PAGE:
Offshore wind farms influence the local food webs from the basis, with colonizing fauna reducing primary producers, to higher trophic levels, with several fish species intensively feeding on the colonizing fauna.
The fact that the first Belgian zone for offshore wind farms has been fully completed does not mean that the monitoring now comes at an end. Although the understanding of the effects of wind turbines on the marine environment and its inhabitants has grown significantly over the past 10 years, there is still much to learn about the longer-term environmental impact of offshore wind farms. To allow for that, the current cooperation model in which scientists and the offshore wind industry document the impact of the operational phase of the wind farms will continue to remain active. “Examples of fields that we have started to explore but cannot yet report on include the improvement of modelling of bird and bat collision risks, the monitoring of the impact of continuous underwater sound that is generated by operational turbines, and the longer-term effects on fish populations. It also remains unknown how fouling communities on the wind turbines will further evolve, and how the observed behavioral changes impact the individual fitness, reproductive success and survival of marine animals.” says Steven Degraer, coordinator of the WinMon consortium and head of the Marine Ecology and Management team of the Royal Belgian Institute of Natural Sciences. Degraer continues “Extending the cooperation will also allow to further evolve in the field of designing, testing and improving mitigation measures to directly manage unwanted effects on the marine ecosystem.”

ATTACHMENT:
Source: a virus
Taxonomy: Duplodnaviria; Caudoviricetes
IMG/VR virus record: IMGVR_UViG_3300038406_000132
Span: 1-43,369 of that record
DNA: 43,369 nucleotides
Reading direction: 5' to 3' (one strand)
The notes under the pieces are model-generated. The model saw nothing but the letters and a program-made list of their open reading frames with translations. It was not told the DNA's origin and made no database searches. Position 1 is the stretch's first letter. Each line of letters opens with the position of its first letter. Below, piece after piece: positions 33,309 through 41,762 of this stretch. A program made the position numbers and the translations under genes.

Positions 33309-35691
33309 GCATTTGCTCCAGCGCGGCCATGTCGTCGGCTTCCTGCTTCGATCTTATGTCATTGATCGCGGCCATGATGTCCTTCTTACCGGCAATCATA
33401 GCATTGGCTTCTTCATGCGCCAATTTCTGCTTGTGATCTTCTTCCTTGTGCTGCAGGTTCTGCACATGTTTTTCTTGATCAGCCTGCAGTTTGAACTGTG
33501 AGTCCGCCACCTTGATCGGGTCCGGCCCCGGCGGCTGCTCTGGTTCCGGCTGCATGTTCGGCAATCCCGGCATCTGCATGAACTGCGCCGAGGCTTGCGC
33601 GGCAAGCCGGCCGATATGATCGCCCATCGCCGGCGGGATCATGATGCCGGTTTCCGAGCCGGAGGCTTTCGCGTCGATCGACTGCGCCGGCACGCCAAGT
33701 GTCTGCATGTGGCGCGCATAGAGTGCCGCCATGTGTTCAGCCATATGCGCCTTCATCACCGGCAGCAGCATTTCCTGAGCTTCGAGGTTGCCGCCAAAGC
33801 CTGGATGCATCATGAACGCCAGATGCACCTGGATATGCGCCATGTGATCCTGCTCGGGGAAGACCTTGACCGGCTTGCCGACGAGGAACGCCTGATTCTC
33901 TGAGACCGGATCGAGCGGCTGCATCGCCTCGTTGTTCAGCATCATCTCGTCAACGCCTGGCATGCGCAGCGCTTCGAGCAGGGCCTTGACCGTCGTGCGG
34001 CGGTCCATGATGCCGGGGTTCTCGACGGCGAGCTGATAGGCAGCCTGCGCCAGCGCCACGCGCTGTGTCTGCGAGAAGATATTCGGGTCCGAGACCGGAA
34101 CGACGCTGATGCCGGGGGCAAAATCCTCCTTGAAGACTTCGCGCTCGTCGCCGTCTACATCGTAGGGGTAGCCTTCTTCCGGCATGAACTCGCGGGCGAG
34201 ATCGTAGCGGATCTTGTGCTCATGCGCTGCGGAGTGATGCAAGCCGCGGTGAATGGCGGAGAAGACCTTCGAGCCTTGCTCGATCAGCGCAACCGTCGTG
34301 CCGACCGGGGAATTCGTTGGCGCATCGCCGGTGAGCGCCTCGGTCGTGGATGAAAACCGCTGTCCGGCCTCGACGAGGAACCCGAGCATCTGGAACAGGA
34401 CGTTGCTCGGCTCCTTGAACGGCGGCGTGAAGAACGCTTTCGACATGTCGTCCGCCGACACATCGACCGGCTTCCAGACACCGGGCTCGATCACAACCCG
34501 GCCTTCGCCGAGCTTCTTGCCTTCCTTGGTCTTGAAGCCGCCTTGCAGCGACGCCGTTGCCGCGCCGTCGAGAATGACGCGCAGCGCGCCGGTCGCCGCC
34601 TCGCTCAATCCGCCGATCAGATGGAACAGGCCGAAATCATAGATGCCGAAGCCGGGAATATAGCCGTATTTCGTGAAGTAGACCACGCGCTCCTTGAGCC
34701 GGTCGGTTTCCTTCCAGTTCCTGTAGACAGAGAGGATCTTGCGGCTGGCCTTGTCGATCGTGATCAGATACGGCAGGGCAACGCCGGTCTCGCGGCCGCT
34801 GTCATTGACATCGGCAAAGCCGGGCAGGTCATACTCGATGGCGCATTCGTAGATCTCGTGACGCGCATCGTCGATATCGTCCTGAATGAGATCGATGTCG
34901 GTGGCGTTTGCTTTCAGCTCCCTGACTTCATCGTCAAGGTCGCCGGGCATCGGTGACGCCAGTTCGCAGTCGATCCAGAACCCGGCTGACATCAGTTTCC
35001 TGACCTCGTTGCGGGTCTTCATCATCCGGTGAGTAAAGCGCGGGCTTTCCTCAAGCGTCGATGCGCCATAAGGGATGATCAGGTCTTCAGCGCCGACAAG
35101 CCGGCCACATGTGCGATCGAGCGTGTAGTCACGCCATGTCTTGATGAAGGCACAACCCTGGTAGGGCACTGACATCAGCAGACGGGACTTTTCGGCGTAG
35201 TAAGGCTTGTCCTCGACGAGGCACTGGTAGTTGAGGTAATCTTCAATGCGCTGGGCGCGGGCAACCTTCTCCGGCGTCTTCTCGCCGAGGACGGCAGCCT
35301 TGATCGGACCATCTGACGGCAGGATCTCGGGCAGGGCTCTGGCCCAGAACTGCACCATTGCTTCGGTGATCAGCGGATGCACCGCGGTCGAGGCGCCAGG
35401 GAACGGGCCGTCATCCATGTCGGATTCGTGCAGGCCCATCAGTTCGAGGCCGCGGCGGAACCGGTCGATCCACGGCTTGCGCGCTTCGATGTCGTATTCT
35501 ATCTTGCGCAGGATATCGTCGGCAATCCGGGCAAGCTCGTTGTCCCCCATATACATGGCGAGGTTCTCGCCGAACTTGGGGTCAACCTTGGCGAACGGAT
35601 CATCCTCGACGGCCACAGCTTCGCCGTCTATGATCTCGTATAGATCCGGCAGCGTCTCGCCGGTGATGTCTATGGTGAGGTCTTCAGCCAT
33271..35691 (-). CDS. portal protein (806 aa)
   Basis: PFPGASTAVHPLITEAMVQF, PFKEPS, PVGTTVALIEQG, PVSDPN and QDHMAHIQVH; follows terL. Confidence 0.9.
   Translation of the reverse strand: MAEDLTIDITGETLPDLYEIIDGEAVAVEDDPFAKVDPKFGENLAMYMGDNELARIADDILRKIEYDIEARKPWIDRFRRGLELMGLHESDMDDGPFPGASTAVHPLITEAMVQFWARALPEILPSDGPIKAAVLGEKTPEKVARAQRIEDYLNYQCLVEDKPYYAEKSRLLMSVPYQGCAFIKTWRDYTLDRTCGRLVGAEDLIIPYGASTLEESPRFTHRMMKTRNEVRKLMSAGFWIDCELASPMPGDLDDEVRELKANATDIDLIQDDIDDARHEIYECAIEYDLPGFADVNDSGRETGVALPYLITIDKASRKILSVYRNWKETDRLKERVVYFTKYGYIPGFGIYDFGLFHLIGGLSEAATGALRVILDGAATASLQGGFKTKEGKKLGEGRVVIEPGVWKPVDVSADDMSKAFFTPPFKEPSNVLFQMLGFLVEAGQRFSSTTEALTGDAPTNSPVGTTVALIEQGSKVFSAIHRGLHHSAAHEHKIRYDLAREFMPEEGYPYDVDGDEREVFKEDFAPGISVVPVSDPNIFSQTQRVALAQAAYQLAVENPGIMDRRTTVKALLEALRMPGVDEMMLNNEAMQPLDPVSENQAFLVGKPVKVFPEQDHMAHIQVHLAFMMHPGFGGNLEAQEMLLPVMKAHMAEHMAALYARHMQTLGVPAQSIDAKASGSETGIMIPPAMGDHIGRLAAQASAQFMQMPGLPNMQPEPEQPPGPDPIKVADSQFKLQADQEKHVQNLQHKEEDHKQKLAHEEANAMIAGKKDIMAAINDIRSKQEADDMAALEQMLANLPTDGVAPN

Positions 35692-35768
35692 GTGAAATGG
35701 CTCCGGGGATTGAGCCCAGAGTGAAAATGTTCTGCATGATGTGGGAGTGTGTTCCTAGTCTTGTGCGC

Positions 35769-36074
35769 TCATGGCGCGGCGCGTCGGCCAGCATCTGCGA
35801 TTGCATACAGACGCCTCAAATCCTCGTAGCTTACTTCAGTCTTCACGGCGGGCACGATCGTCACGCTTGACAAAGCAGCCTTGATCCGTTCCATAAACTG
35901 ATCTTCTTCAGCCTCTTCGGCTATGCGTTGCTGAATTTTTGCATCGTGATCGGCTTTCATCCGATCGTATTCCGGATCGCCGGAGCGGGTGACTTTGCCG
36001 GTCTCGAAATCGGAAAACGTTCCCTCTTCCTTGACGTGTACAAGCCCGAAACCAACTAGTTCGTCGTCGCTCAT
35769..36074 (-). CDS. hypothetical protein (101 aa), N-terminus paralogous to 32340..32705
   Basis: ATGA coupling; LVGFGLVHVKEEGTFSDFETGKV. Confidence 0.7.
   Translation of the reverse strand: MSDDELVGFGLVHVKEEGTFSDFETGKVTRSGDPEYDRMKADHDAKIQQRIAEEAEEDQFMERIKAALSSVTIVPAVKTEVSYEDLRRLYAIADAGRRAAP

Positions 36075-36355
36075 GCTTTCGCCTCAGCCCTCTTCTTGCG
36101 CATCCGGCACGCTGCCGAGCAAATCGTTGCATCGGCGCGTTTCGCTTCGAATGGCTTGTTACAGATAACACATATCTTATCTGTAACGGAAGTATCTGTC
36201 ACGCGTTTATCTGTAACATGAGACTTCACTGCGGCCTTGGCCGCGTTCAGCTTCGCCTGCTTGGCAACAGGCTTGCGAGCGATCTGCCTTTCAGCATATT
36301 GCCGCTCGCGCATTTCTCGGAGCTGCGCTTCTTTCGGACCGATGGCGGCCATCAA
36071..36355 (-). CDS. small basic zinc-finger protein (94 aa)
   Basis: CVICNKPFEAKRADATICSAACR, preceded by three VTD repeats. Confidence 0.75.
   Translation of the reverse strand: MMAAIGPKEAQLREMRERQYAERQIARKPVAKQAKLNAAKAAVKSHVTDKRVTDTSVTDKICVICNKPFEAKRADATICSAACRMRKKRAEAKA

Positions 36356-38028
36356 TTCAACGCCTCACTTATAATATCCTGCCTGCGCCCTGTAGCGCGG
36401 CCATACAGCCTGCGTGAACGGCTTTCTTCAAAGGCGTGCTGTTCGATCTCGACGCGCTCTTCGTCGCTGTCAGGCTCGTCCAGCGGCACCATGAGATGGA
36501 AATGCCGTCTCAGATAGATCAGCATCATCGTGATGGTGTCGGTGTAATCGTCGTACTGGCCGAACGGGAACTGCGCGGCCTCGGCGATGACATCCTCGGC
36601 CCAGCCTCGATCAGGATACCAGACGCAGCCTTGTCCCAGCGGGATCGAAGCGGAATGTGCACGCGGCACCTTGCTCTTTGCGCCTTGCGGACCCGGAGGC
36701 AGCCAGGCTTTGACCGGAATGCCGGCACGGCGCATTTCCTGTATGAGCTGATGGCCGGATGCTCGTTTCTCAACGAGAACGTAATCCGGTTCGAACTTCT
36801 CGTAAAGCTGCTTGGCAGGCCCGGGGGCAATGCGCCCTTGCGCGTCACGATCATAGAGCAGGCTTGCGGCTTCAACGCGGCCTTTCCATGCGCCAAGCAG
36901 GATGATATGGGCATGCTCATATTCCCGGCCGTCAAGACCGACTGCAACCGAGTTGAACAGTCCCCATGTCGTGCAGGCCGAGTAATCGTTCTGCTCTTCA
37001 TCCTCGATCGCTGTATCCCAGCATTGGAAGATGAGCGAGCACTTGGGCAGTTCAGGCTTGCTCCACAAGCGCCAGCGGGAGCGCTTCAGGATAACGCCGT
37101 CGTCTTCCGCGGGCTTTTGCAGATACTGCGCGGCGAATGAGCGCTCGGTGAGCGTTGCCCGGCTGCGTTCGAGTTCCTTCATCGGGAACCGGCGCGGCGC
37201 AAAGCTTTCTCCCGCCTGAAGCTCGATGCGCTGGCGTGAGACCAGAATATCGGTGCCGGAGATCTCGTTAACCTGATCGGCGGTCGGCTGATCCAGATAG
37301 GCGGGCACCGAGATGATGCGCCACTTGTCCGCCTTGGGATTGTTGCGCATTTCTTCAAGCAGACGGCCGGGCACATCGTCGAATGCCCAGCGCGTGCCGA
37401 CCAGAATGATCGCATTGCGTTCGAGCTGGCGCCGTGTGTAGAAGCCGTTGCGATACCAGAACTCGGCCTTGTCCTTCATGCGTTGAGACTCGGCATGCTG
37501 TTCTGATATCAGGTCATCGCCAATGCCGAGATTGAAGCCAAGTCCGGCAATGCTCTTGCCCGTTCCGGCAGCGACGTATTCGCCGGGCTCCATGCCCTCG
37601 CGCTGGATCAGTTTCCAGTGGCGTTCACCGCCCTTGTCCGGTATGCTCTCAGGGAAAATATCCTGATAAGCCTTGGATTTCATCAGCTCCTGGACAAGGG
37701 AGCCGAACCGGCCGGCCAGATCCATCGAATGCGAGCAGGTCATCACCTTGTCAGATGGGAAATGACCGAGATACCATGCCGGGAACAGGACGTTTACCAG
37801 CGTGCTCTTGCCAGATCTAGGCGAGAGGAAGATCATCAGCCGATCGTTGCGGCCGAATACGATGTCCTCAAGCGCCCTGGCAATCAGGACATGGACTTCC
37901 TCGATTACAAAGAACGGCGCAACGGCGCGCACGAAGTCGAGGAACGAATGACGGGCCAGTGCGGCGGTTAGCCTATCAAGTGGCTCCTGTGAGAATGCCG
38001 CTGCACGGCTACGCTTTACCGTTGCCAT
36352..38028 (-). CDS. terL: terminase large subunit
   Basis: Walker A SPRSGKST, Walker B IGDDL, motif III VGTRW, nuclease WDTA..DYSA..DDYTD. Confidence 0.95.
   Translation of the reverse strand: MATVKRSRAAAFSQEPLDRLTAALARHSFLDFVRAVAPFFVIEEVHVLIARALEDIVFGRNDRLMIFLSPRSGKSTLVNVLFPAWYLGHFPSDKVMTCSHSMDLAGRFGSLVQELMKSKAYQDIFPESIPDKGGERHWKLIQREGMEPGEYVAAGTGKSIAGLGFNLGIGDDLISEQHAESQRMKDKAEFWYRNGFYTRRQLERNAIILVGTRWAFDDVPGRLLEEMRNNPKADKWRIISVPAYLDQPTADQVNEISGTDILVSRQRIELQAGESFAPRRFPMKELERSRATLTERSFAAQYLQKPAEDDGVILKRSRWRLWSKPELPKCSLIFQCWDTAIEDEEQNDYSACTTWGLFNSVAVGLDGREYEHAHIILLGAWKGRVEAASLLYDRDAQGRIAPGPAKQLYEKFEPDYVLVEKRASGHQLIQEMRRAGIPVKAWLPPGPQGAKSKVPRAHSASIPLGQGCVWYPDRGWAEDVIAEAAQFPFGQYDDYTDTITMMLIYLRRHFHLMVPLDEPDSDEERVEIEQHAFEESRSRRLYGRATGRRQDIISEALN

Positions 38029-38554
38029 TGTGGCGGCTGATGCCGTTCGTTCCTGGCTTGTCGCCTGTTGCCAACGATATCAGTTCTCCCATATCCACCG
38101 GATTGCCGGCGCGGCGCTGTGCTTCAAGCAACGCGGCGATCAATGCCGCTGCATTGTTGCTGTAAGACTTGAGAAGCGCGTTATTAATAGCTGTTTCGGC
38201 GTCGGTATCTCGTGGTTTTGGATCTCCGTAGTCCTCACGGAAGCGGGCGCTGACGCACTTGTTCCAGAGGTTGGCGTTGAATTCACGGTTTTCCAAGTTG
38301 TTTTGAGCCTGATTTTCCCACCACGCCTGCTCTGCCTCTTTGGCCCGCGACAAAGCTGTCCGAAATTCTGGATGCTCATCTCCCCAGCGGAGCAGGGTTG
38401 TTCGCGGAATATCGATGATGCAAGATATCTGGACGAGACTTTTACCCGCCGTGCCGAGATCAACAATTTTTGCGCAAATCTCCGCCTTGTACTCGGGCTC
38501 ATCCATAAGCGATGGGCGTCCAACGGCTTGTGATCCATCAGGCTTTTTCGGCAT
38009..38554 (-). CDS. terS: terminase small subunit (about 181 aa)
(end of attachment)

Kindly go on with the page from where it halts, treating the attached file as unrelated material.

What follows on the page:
Monitoring activities will also have to be initiated in the same way in the second Belgian offshore wind zone once the construction will start there. The collection of baseline data on the state of the marine ecosystem in that area, on which a future assessment of changes will rely, is already ongoing. In addition, rapidly evolving technology and construction practices require frequent reassessment of observed impacts.
In the meantime, the Belgian expertise on the monitoring of the environmental impact of offshore wind farms is also getting international attention. “Monitoring plans that are inspired by the Belgian work are being set up in both France and the United States, so Belgium should not only be considered a world leader in the offshore wind industry, but also in the monitoring of their environmental impact.” Degraer concludes.
The Monitoring Programme WinMon.BE is a cooperation between the Royal Belgian Institute of Natural Sciences (RBINS), the Research Institute Nature and Forest (INBO), the Research Institute for Agriculture, Fisheries and Food (ILVO) and the Marine Biology Research Group of Ghent University, and is coordinated by the Marine Ecology and Management team (MARECO) of the Royal Belgian Institute of Natural Sciences.